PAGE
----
Tag Archives: balance

The Uncarved Block

I’m in a philosophical mood today. The following excerpt comes from the book SIMPLE TAOISM –  A GUIDE TO LIVING IN BALANCE by C. Alexander Simpkins PH.D. and Annellen Simpkins PH.D. Give some thought as to how this relates to your attitude toward your writing, your karate, and your everyday living.  

Imagine for a moment that you are an accomplished woodworker. You look at an uncarved block of wood with a certain affection, knowing that here is uncreated potential. As an uncarved block it can be anything – the possibilities are infinite. No one can name it because it has not yet become something except what it is in its natural, untouched state, much like Tao.

The Taoists believe that we return to a state like the uncarved block of wood, we find Tao.

Human beings are often in a hurry to acquire the finished product, the carving. But once the item is produced the limitless Tao is lost. A carving of an object is only that one thing. It has a name. It has come into existence. Eventually it will become worn, broken or lost, going through its cycle of existence-nonexistence. But the original uncarved block is nameless, beyond definition, quietly open. The sage tries to be like an uncarved block, open to potential without being limited to one definition.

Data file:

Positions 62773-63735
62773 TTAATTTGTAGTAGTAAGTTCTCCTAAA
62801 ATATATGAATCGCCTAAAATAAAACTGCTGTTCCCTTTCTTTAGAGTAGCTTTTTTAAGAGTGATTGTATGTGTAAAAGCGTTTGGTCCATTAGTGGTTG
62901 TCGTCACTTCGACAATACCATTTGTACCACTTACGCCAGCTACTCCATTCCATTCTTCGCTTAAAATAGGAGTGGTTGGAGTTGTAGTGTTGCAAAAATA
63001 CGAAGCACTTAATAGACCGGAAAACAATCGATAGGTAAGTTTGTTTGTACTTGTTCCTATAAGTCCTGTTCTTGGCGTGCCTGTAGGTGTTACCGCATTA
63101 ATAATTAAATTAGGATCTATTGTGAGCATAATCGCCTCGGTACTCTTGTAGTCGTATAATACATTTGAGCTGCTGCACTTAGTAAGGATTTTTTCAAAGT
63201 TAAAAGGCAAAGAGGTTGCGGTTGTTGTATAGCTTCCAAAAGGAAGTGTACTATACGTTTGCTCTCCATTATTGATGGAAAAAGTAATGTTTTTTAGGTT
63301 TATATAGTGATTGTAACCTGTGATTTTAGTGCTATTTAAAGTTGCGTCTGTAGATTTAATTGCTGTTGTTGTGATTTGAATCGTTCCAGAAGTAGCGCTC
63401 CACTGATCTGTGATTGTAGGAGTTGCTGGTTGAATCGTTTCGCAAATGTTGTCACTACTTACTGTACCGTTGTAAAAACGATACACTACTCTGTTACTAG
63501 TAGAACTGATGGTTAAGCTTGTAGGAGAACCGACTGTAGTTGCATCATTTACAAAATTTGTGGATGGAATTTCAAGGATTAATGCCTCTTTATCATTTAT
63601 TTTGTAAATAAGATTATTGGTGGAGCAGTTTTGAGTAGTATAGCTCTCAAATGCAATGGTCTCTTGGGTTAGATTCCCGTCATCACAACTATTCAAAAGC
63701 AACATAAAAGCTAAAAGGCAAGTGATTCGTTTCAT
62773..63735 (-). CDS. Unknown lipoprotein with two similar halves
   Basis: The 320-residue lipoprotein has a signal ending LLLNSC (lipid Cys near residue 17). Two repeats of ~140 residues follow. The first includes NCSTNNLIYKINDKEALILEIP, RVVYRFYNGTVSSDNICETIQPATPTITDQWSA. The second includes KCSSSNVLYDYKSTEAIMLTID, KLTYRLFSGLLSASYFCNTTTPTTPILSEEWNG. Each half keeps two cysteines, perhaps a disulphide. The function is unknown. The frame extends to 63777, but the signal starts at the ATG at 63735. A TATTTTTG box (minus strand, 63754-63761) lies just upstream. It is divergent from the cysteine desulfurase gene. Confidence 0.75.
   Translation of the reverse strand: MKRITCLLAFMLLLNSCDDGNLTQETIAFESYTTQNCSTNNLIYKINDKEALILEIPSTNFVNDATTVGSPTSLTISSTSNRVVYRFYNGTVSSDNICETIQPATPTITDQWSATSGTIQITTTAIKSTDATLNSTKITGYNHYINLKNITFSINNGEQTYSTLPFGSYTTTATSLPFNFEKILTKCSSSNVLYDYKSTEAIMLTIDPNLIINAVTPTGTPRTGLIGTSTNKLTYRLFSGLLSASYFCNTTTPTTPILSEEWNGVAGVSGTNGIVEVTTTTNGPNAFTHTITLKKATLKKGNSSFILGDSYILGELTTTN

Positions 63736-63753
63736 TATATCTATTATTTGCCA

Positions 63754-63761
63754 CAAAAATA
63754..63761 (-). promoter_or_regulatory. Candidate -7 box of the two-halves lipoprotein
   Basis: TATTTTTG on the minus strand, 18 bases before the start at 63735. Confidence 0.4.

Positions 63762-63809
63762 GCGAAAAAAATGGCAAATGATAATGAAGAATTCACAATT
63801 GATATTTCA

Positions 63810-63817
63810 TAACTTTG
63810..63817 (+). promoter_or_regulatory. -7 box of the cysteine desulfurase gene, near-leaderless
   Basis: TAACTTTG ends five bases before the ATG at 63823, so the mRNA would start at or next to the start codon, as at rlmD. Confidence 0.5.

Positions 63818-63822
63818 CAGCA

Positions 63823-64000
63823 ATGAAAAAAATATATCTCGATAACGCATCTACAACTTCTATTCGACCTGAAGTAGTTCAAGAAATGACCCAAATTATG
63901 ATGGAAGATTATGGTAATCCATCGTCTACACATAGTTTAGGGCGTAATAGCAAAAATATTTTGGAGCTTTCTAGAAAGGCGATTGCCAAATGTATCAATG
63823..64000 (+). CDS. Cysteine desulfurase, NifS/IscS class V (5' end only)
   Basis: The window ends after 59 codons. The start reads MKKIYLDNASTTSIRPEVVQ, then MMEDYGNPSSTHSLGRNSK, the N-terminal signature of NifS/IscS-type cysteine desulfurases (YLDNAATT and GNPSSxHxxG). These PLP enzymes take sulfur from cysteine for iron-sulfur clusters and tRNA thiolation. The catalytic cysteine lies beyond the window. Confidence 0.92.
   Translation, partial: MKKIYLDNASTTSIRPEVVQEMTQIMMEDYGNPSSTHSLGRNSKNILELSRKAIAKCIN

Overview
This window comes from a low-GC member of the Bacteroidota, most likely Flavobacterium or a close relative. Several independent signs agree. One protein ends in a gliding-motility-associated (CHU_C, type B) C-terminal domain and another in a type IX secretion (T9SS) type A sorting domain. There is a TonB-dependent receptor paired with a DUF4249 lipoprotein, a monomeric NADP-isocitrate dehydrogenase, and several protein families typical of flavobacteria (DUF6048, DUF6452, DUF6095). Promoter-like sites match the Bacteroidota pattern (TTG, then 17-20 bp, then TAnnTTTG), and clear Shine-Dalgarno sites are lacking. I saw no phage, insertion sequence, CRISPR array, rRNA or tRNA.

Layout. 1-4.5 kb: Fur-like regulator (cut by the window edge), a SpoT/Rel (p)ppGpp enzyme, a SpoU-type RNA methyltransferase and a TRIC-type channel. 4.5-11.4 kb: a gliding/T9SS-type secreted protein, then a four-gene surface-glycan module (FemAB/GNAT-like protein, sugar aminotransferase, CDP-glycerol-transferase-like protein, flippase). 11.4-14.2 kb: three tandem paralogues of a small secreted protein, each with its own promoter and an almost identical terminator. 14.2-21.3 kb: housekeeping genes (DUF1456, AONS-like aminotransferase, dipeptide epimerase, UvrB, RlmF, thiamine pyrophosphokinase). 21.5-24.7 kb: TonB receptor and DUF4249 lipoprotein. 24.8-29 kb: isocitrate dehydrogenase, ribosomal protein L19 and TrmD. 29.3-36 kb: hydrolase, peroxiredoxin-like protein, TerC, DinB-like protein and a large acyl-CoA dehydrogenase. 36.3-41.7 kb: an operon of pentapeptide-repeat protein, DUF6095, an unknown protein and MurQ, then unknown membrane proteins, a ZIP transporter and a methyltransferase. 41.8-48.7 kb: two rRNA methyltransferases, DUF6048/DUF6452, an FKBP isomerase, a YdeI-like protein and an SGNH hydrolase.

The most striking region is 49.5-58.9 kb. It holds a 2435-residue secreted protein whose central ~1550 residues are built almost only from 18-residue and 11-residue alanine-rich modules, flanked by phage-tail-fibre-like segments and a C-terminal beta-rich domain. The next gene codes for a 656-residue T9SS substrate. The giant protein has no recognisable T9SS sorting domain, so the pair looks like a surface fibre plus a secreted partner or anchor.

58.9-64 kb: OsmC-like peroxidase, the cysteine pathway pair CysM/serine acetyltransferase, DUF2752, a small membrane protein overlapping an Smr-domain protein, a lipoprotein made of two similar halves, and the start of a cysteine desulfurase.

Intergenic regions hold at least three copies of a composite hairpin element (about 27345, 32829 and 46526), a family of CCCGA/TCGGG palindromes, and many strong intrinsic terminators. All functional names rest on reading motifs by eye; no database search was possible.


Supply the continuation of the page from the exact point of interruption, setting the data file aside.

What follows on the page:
I’d love to hear your thoughts on this. Please leave a comment.

~K.M Fawcett

Advertisements

Do Unto Others… Codes By Which We Live

Do unto others as you would have them do unto you.

Codes of ethics are the rules we use to govern the way we want to live. Last week we discussed Codes of Character. This week we’ll discuss Codes of Karate, which believe it or not, promotes a philosophy for living your life in addition to a philosophy for fighting.

Karate-do (the way, or philosophy, of the empty hand) teaches more than punching, striking and kicking. It advocates peace, harmony and balance. The following are the eight codes of Isshinryu karate (the Kenpo Gokui) that we learn in our school.

1. A person’s heart is the same as heaven and earth.

In Chinese thought, heaven and earth means the universe. This code states humans must be one with the universe. We must get along with our fellow man. In short, this code is about harmony.

2. The blood circulating is similar to the moon and sun.

The moon follows the sun, and the sun follows the moon. This code is about cyclical change, which is one of the stages of change in the I-Ching. This code also teaches harmony.

3. The manner of drinking and spitting is either hard or soft.

Drinking means taking in, inhaling, retreating. Spitting means expelling, exhaling or advancing. Hard or soft shows the concept of yin and yang. This code is about balance.

4. A person’s unbalance is the same as a weight.

Again, balance. Yin and yang.

5. The body must be able to change position at any time.

This code is about flexibility and adaptability in ones thoughts as well as in action.

6. The time to strike is when the opportunity presents itself.

This code is about taking advantage of opportunity, seizing the moment.

7. The eyes must see all sides

This code is about awareness of self, as well as of surroundings.

8. The ears must listen in all directions.

In addition to awareness, this code is about knowledge.

There is so much more to be learned from the codes of karate than what I’ve posted here. However, I thought this served as a good example of a written code of ethics.

What codes do YOU live by? Where did you learn them? How have your codes shaped the person you are? And do you teach them to others?

~K.M. Fawcett